Oslo (570,000 inhabitants, over 1,000,000 in the metropolitan area) is the capital and largest city of Norway. The city is located in the south-eastern part of the country along the northern coast of the Oslofjord, in the innermost part of the fjord. The capital of Norway is located in a flat area dominated by hills. This is today a modern city among the greenest in Europe full of large parks and protected areas.
The city was founded in the 11th century and became the capital of Norway in the 14th century with the construction of the Akershus fortress. In 1380, with the union of Norway with Denmark, the city lost its role of capital in favor of Copenhagen. Role that regained only in 1814, when Norway became independent from Denmark.
However, the Danish period saw the commercial development of Oslo thanks to the processing of hides and leather. Until the 16th century, this trade was in the hands of German merchants. In the seventeenth century a great fire destroyed much of the city. From that moment the city was renamed Christiania in honor of the Danish king Christian IV who went out of his way to rebuild it on the ashes of the fire.
The new city was built north of Akershus castle. This area of the city is still the commercial core of Oslo, centered on the main square, the Stortorget. In the central area of the city are the medieval fortress of Akershus (14th century) and the 12th century church of San Hallvard. The rest of the buildings in the historic center are more recent, the oldest part dates back to the 17th and 18th centuries. Here is also the Royal Palace (Slottet) built in the 19th century.
A CITY OF GREEN PARKS
Oslo has a modern look with modern public buildings and large green parks such as the central Slottsparken which surrounds the Royal Palace (Slottet). Other city parks include St. Hanshaugen Park and the vast Frogner Park (Frognerparken). The latter, located north-west of the center, is the largest in the city and is characterized by sculptures by Gustav Vigeland and the museum of his works.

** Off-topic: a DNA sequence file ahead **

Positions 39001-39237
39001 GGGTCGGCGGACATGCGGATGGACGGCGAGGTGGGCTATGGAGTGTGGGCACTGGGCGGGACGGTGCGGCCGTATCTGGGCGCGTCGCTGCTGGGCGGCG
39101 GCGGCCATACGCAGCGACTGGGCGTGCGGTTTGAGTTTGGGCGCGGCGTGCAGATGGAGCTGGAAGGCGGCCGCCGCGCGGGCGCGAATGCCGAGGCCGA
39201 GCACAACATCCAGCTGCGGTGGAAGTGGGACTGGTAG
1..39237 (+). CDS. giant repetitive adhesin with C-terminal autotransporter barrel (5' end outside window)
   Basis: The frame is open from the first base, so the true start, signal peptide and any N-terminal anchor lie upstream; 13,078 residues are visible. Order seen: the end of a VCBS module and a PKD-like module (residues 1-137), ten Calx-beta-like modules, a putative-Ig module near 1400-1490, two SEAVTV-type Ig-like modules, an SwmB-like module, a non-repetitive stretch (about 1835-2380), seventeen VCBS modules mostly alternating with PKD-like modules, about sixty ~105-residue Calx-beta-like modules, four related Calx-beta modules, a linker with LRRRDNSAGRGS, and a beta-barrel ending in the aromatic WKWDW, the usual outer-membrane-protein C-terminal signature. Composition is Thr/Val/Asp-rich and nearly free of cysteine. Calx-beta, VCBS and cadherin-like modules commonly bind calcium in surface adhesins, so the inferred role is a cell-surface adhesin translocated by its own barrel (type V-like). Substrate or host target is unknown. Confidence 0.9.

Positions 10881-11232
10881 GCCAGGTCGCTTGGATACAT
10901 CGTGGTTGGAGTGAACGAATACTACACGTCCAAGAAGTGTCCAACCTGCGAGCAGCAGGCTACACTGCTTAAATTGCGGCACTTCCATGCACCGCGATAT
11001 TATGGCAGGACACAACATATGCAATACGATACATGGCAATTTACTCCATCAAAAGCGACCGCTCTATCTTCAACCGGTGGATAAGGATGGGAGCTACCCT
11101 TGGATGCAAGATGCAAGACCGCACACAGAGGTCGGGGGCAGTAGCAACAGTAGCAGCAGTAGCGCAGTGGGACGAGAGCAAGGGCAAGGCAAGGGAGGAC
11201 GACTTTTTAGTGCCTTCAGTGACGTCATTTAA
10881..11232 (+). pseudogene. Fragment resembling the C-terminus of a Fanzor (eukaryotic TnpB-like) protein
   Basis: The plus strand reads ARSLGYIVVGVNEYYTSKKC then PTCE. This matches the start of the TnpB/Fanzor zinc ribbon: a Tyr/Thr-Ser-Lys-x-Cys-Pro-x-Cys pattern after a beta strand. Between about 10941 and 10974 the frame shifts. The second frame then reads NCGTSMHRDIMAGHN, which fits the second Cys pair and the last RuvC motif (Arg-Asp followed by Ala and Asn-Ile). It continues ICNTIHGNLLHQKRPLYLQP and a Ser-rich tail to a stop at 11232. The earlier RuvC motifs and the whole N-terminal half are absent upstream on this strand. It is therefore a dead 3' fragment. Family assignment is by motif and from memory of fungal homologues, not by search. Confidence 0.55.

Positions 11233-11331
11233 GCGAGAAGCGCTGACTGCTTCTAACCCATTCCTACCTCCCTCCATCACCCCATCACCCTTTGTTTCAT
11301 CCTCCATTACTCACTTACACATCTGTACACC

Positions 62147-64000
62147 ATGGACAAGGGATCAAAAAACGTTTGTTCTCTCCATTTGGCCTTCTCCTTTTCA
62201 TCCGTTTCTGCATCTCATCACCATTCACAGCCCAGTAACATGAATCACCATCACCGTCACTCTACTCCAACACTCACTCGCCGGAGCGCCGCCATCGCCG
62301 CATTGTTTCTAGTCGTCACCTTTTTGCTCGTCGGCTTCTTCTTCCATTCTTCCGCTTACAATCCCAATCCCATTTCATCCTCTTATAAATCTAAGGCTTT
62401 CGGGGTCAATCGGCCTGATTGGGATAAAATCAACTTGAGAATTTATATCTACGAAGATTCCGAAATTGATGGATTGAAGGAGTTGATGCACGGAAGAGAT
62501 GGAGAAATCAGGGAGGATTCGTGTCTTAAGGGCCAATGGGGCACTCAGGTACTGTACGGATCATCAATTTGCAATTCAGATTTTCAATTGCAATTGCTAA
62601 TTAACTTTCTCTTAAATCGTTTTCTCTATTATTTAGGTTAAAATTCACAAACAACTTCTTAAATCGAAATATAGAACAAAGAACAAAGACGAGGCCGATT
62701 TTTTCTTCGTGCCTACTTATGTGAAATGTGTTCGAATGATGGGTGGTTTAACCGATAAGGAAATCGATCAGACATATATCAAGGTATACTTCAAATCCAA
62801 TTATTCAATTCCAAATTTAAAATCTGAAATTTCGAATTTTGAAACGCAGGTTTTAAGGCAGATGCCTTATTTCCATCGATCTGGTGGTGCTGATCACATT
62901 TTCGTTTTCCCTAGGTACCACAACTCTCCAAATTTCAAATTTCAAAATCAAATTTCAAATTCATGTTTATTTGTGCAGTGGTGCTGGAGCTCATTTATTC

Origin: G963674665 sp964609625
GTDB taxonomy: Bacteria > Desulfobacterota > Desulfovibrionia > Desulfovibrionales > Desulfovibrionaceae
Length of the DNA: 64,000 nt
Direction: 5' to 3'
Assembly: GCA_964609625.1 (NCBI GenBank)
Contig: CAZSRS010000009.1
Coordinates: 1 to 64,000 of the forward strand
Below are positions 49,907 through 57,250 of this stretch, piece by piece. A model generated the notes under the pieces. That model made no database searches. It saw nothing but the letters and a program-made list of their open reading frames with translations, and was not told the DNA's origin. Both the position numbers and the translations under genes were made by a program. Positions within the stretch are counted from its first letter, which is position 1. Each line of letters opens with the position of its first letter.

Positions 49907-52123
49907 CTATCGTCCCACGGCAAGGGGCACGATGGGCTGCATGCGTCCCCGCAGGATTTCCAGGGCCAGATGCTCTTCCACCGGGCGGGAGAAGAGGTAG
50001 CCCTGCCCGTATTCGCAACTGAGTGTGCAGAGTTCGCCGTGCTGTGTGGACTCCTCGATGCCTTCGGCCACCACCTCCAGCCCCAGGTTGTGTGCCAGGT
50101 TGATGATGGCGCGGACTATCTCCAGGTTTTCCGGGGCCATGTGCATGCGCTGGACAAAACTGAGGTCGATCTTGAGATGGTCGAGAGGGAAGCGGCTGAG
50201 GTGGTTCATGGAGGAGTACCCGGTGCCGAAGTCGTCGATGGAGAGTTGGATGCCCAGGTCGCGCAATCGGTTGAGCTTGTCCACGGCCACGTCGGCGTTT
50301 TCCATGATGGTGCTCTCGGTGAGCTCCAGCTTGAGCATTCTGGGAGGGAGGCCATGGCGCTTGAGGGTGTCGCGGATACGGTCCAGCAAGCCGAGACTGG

A CITY OF MUSEUMS
Oslo has a good amount of museums where numerous works of art are kept, including a large collection of works by Edvard Munch which is kept in the Munch Museum (Munch-museet). This museum displays over half of Munch’s pictorial production and the originals or at least a copy of all his prints. The National Museum (Nasjonalmuseet for kunst, arkitektur og design) houses the largest Norwegian art collection. This museum is divided into various parts, there are the National Gallery, the Museum of Contemporary Art, the National Museum, the Museum of Decorative Arts and the National Museum of Architecture. At the University of Oslo there is an interesting Natural History Museum (Naturhistorisk museum, NHM).
In the suburb of Bygdøy, west of central Oslo, there are some interesting museums dedicated to the history of the Vikings. Among these we find the Fram Museum, dedicated to Norwegian polar explorations. The famous Viking Ship Museum (Vikingskiphuset), with some original Viking boats in excellent condition. The Norwegian Museum of Cultural History (Norsk Folkemuseum) with originals and reconstructions of ancient Norwegian peasant houses. This open-air museum contains 155 authentic old buildings from all parts of Norway, including an ancient 13th century wooden church (Gol stavkirke). The Kon-Tiki Museum dedicated to the expedition of Thor Heyerdahl’s Kon-Tiki. And finally the Norwegian Maritime Museum (Norsk Maritimt Museum) dedicated to the history of boats and fishing.
The climate of Oslo.